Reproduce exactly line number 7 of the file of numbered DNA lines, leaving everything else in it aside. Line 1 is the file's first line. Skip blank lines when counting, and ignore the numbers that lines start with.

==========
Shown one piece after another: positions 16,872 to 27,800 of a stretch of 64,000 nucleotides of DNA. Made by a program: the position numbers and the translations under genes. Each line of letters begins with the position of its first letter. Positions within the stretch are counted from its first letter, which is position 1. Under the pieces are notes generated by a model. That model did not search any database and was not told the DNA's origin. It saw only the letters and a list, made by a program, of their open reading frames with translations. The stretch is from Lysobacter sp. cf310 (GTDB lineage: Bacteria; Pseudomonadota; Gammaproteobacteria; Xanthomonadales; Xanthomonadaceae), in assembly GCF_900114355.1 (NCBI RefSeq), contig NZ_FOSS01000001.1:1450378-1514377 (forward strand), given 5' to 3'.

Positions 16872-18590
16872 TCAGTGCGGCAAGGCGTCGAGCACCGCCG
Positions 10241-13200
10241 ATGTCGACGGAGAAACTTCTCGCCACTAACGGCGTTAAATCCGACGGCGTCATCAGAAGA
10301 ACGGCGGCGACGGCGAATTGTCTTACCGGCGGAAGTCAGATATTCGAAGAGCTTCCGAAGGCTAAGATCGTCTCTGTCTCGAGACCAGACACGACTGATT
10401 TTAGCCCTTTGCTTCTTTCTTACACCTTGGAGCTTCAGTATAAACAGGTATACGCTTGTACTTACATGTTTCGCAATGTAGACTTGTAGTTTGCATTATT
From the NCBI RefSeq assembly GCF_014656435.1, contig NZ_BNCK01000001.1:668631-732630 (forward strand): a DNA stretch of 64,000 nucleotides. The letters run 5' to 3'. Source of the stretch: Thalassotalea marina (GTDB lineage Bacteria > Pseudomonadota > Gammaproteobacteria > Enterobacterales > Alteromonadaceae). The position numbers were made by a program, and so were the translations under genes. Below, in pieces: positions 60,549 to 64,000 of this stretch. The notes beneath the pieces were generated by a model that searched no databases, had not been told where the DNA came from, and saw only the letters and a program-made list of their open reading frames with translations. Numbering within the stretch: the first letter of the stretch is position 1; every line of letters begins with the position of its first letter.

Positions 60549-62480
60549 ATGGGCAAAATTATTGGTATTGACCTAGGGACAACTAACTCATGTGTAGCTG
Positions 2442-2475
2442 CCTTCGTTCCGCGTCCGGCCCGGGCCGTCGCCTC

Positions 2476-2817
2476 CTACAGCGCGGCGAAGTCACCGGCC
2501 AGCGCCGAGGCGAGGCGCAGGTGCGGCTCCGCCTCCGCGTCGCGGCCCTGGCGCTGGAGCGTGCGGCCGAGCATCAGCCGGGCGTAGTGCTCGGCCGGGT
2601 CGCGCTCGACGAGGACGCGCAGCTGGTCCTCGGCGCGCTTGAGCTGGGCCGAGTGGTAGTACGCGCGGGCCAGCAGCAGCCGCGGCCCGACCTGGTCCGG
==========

10401 TTAGCCCTTTGCTTCTTTCTTACACCTTGGAGCTTCAGTATAAACAGGTATACGCTTGTACTTACATGTTTCGCAATGTAGACTTGTAGTTTGCATTATT